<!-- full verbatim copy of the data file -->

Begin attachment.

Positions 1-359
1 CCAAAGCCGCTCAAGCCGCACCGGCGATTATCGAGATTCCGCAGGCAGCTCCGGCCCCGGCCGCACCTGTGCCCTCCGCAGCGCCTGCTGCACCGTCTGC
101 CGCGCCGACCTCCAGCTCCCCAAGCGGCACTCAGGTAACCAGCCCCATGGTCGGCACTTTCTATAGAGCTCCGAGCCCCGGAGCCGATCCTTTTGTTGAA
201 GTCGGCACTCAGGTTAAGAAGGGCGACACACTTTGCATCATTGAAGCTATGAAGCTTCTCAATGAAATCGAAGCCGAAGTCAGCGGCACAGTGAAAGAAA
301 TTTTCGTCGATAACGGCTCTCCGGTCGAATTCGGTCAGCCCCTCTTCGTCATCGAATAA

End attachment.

Positions 1-359
1 CCAAAGCCGCTCAAGCCGCACCGGCGATTATCGAGATTCCGCAGGCAGCTCCGGCCCCGGCCGCACCTGTGCCCTCCGCAGCGCCTGCTGCACCGTCTGC
101 CGCGCCGACCTCCAGCTCCCCAAGCGGCACTCAGGTAACCAGCCCCATGGTCGGCACTTTCTATAGAGCTCCGAGCCCCGGAGCCGATCCTTTTGTTGAA
201 GTCGGCACTCAGGTTAAGAAGGGCGACACACTTTGCATCATTGAAGCTATGAAGCTTCTCAATGAAATCGAAGCCGAAGTCAGCGGCACAGTGAAAGAAA
301 TTTTCGTCGATAACGGCTCTCCGGTCGAATTCGGTCAGCCCCTCTTCGTCATCGAATAA